Belkis Ayón - New Now New York Tuesday, February 27, 2018 | Phillips

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  • Provenance

    Private Collection, Havana
    Acquired from the above by the present owner

  • Exhibited

    Havana, Museo Nacional de Bellas Artes, Imágenes desde el Silencio: Colografías y Matrices de Belkis Ayón, November 15 - December 18, 2000 (another example exhibited and illustrated, back cover)

  • Literature

    Yolanda Wood, ed., Siempre vuelvo: colografías de Belkis Ayón: exposición homenaje: VII Bienal de La Habana, Havana, 2000, p. 31 (another example illustrated)
    Gerardo Mosquera, ed., Art Cuba: the new generation, New York, 2001, pp. 44-45, 150 (another example illustrated)
    David Mateo, ed., Palabras en acecho, Havana, 2005, p. 93 (another example illustrated)
    Katia Ayón, ed., Nkame: Belkis Ayón, Madrid, 2010, No. 98.07, p.21 (another example illustrated)

  • Catalogue Essay

    Belkis Ayón died tragically by her own hand at the age of 32, leaving behind a prolific body of work that is finally being revisited in recognition of her significant contribution to the field of contemporary printmaking. Ayón first received international acclaim in 1993 with her exhibition at the Venice Biennale, and again recently a retrospective of her work at the El Museo del Barrio in New York, which has reinvigorated an international interest in her practice. Her choice medium was collography, a labor intensive method of engraving that produces flattened, monochromatic shapes, which Ayón would transform into haunting figures covered in complex textures, suggestive of embroidery or embossing.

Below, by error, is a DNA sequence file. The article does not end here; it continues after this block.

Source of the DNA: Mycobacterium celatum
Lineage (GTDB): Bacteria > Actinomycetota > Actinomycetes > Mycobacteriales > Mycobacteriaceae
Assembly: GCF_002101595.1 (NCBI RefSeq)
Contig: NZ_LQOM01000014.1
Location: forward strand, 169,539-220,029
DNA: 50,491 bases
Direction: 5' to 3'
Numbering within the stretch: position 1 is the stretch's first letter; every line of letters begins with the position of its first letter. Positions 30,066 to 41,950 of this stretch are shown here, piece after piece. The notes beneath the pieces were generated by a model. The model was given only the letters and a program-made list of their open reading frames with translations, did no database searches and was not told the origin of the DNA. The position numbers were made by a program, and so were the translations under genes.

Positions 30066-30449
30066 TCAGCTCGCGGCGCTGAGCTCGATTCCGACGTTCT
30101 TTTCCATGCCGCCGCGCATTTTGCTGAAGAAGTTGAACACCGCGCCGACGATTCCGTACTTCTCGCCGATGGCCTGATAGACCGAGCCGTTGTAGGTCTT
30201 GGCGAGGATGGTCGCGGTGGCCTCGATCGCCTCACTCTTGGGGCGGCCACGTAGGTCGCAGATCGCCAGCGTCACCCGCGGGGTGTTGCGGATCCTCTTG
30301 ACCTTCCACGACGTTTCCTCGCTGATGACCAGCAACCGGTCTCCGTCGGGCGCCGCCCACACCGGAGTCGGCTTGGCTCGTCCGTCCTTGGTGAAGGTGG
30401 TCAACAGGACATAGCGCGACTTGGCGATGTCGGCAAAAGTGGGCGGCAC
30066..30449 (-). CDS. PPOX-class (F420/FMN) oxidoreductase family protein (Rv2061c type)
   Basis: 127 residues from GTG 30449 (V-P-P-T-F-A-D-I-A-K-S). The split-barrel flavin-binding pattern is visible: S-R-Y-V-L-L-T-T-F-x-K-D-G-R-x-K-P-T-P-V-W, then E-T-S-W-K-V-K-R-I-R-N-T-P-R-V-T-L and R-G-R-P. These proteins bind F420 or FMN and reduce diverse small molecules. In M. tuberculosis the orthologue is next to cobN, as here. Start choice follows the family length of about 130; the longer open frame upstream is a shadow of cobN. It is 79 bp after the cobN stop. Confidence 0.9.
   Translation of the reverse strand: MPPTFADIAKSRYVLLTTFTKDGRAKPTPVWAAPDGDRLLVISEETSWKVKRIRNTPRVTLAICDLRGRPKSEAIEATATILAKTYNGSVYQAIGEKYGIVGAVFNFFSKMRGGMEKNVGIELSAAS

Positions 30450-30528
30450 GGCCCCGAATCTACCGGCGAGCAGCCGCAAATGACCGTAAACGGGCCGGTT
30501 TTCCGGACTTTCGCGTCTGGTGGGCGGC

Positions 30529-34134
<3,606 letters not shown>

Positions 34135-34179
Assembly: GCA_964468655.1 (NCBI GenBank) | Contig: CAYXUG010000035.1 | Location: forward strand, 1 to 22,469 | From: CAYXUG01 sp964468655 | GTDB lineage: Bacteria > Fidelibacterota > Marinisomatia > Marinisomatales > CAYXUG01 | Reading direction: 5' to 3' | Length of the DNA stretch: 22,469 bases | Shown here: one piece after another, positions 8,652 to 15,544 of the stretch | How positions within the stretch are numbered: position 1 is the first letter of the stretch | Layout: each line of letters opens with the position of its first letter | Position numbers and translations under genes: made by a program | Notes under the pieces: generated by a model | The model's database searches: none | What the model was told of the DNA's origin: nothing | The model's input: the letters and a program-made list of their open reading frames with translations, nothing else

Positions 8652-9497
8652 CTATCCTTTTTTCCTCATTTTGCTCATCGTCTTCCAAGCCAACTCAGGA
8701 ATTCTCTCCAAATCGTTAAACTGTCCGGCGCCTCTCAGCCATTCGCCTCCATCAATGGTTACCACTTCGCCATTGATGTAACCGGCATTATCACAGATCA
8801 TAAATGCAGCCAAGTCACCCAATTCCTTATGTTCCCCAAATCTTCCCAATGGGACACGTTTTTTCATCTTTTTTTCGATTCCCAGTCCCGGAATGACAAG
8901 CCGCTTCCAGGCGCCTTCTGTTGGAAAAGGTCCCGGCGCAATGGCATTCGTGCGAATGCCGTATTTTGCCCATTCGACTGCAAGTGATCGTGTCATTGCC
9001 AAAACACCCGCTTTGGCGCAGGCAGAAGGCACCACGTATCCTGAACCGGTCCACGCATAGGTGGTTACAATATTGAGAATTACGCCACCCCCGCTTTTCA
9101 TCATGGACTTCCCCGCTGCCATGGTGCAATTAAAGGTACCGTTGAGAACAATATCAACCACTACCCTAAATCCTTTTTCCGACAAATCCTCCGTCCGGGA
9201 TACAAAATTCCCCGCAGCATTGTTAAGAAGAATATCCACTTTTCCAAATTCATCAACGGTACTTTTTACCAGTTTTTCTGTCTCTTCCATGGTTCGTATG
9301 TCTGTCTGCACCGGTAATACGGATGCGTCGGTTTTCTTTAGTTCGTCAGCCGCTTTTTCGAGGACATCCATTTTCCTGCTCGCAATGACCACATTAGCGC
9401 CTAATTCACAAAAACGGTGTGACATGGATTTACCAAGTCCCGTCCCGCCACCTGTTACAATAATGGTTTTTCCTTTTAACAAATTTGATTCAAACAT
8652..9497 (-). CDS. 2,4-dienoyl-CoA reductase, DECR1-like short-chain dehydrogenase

The present lot reflects a recurring leitmotif in Ayón’s work: the Abakúa religion, a secret society restricted to male initiates. However, in her work this patriarchal narrative shifts as the artist repositions women as the protagonists. Interestingly, Ayón’s figures are reminiscent of Kara Walker's silhouettes with their almost featureless faces and simplified shapes, yet their proud and defiant eyes confront the viewer.

    In the present lot, the figure appears to be removing a mask. The word "vernicle" in the title refers to an obsolete term meaning an image of Jesus, yet Ayón has chosen to depict a woman, as she so often does. In the artist's own words, this important print symbolizes "indecision, confusion, of wanting and not wanting, desire and not being able to desire, it is a fight against the mask or façade that as humans we desperately hang on to” (Katia Ayón, ed., Nkame: Belkis Ayón, Madrid, 2010, No. 98.07, p. 21).

Contemporary Cuba: Works from a Private Collection


My Vernicle o ¿tu amor me condena? (My Vernicle or Your Love Condemns Me)

signed, titled, numbered and dated "6/10 My Vernicle o ¿tu amor me condena? Belkis Ayón Marzo / 98" lower edge
37 5/8 x 29 1/2 in. (95.6 x 74.9 cm.)
Executed in 1998, this work is number 6 from an edition of 10.

$3,000 - 5,000 

Sold for $22,500

Contact Specialist
Sam Mansour
Associate Specialist, Head of New Now Sale
New York
+1 212 940 1219
[email protected]

New Now

New York Auction 28 February 2018